It is pleasing to encounter the affection with which Slocum writes about native peoples. He is quite critical of European inroads into native cultures, especially missionary efforts, and there is practically no hint of the condescending racial attitudes that were so much the norm of his time. Likewise, Slocum is very respectful of the women he encounters on his voyage, and predicts future voyages under female command. He sees no need to pretend he was not deeply touched by a sudden gift of flowers from an Argentine boy he had just observed to be as profane and blasphemous as any person he had yet encountered.
Slocum tells us his voyage brought him into a closer sense of kinship with the birds, animals, and fish that he encountered as he went along, and soon, he says, he no longer wished to take any of their lives for his own gain. Which is not to say he became a vegetarian, for he did not, but his was the day of hunting for killing’s sake, and for him to expel such an idea from his nature just adds to the list of reasons why this refugee from the late age of sail seems like the model of a modern man.
Some have accused Slocum of spinning yarns in parts of his book, but I think the book is a truthful tale. The instances referred to are so few, the drama of the vast majority of the tale is so understated, and Slocum is so loathe to paint himself as a dramatic character, that I think he simply told it like it was.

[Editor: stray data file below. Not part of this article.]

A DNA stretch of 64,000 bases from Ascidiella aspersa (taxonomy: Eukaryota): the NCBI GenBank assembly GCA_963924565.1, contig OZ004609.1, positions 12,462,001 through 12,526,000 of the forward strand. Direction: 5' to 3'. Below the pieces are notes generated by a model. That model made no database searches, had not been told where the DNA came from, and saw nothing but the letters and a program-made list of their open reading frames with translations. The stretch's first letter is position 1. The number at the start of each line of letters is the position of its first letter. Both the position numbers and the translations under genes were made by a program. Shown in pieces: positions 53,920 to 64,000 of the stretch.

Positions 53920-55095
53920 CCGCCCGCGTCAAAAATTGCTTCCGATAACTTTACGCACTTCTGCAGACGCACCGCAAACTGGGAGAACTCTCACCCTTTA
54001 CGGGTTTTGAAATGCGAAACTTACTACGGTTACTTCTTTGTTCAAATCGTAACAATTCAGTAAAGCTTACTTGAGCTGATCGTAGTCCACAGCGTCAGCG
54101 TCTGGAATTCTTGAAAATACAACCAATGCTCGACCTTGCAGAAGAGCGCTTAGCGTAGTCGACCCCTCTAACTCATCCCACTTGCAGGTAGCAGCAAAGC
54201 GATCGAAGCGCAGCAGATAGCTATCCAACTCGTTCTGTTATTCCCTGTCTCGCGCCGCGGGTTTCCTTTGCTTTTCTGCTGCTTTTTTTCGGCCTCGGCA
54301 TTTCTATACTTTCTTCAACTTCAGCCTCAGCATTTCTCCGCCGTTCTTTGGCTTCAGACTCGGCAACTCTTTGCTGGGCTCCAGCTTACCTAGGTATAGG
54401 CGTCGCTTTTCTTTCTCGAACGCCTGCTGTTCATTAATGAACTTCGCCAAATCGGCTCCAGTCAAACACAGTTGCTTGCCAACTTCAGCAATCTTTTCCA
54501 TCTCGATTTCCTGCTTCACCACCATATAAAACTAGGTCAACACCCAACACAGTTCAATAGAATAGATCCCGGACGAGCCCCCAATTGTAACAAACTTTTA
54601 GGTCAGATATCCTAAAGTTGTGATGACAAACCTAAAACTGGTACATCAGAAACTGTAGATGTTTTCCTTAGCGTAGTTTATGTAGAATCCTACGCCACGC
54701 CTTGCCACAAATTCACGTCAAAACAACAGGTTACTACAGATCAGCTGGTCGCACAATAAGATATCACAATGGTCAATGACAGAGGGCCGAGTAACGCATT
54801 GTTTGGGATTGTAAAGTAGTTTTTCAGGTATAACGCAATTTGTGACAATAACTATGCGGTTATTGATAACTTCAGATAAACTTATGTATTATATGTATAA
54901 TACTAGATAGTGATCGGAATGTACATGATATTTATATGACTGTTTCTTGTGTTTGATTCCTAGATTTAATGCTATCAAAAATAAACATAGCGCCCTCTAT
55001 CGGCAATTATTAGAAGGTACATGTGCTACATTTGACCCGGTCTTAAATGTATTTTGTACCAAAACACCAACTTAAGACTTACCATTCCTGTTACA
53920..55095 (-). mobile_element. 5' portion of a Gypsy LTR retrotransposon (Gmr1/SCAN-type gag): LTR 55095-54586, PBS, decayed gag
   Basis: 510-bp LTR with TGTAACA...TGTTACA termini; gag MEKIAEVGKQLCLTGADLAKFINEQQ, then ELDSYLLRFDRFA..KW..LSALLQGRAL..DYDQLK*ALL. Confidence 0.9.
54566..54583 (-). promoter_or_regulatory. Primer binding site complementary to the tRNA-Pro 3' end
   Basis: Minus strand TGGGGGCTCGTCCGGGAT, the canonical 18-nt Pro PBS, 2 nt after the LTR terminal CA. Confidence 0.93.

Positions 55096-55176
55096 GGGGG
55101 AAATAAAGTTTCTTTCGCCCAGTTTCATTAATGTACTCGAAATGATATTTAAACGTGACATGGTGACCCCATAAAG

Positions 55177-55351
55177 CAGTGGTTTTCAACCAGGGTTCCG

The closest Slocum came to death in the voyage was the result of an accidental grounding and a subsequent rapid chain of misadventures that will not surprise any cruising person. Having brought us to the instant when he expected to die, he tells us, “…the moment was the most serene of my life”. Like many a lover of nature and people and the sea, serenity seems to have been at Slocum’s core, and that is the kind of man you want to know.
It’s interesting to compare Slocum’s voyage to the many that came after. The most obvious similarity is the hospitality with which he was met, nearly everywhere he went. While it has naturally declined somewhat due to the sheer numbers of yachts making long-distance voyages today, and the misbehavior of a small minority of their crews, by most accounts unexpected hospitality continues to be experienced by cruisers and voyagers nearly everywhere they go. Few find frequent sightings of lofty merchant sailing vessels to be the norm, however.